I’m sure it’s harder work than it seems. Did you manage to have some fun?
had such a blast. It was truly one of the highlights of my career.
There were 722 people in the bleachers and they were like an audience on
Oprah’s "Favorite Things." I thought their heads would start exploding
when I announced Sandra Bullock or Colin Firth or Celine Dion. They went
bonkers. I loved it.
hich celebrity most surprised you last night?
Russell Brand. He was out of his mind. I loved every second of it. It’s the Oscars, so most people are in serious mode. He grabbed the microphone out of my hand and started addressing the crowd. It was hilarious. Another surprising moment was Eli Wallach. He also took the mike out of my hand and started speaking to the crowd. It’s moments like that on the red carpet that I live for.
Who did you find to be especially gracious last night?
Nicole Kidman was so lovely. I wasn’t surprised by it because she’s always gracious, but she was someone who was so composed and looked fantastic. I just love her and Keith Urban. They’re such a cute couple. And Mark Wahlberg, who I didn’t know before I met to do some stuff with The Fighter. He’s actually a really kind, considerate, and thoughtful guy. He’s very polite and sincere. It was a highlight of the awards season to get to know him a little bit. He looked fantastic last night on the red carpet.
What did you think last night’s show?
After I did the red carpet greeting I had to host a backstage show on Oscar.com, so I wasn’t 100% watching the show because I had to be commenting on what was going on backstage. What I saw of the hosts seemed fine to me but now I’m reading all of these comments tearing them apart. I loved that Anne Hathaway sang and James Franco came out in drag. They were going for it in a way that was admirable, but now that I’ve read these horrible reviews I feel I need to watch again and see if I misjudged it.
I thought they were both game. James was Tweeting during the show so we can probably anticipate some performance art project to come from his hosting.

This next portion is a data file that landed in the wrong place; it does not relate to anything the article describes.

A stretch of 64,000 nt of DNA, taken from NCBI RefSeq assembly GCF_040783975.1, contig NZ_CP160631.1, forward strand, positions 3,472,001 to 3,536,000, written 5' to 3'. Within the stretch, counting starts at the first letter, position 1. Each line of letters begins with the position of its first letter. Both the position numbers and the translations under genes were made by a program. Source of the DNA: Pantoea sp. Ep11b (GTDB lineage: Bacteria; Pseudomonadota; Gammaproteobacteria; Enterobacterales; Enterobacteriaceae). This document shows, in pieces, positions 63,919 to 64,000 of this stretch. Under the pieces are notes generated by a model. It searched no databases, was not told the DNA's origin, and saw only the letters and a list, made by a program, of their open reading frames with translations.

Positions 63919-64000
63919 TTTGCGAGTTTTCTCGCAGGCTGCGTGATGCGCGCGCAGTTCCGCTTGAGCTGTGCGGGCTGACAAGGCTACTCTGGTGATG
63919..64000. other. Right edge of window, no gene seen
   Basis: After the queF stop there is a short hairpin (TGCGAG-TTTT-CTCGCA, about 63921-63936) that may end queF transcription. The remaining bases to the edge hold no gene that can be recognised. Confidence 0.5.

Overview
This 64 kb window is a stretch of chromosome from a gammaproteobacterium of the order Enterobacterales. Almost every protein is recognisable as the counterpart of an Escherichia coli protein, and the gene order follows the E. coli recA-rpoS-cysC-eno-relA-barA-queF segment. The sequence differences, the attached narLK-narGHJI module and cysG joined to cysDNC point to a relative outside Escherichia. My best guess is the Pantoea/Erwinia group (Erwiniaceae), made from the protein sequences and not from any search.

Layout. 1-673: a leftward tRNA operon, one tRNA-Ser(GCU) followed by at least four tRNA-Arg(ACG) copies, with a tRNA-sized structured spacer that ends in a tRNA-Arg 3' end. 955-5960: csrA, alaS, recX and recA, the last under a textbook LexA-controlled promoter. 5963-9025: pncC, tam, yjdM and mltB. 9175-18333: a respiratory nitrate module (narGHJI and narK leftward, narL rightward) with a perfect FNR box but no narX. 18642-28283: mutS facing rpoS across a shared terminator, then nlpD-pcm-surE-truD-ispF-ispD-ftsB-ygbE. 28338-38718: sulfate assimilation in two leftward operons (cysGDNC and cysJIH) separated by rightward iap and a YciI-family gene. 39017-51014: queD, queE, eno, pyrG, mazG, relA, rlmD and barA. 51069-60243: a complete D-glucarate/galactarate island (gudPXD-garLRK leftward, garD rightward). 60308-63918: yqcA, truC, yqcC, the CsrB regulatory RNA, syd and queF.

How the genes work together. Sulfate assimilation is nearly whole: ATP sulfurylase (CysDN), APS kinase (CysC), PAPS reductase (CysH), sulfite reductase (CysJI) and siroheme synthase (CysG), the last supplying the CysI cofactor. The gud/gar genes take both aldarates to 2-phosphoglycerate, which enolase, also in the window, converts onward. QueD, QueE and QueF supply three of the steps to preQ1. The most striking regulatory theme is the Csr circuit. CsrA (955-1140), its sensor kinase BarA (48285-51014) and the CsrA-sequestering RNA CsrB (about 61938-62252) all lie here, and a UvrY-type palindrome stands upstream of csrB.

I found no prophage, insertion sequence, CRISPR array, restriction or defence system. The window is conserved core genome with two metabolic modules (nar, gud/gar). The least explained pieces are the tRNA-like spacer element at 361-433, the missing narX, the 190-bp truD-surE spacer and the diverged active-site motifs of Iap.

Yeah. When you have someone whose sensibility is as out there as James Franco’s, the Oscar telecast doesn’t always allow for that kind of expression. My concern going in was whether he was a square peg being shoved into a round hole. I’m glad they took a chance on them. I think it’s fun to have new people do it.
Do you think both films are going to be discussed by future generations?
People who like more adventurous filmmaking will be talking about The Social Network for decades. People who like period dramas will be talking about The King’s Speech. My fear is that King’s Speech is going to get lumped in to that list of criminal Oscar winners people always rattle off with Shakespeare in Love, Crash, and Chariots of Fire. I don’t think it belongs on that list. I think it’s a very deserving winner.
How do you feel about people who say it appealed to the older Academy members?
It’s interesting to note that of all the 10 best picture nominees The King’s Speech was directed by the youngest person. Tom Hooper is 38 years old. A lot of people think it’s a stodgy film, that it belongs on the BBC. That’s wrong. I think it’s very energetically directed and interestingly shot and it deserves more acclaim for that. And it got acclaim—four Oscars last night.
You’re one of the most reliable prognosticators in the industry, but you missed two of the big ones last night.
What went wrong with your picks for best director and supporting actress?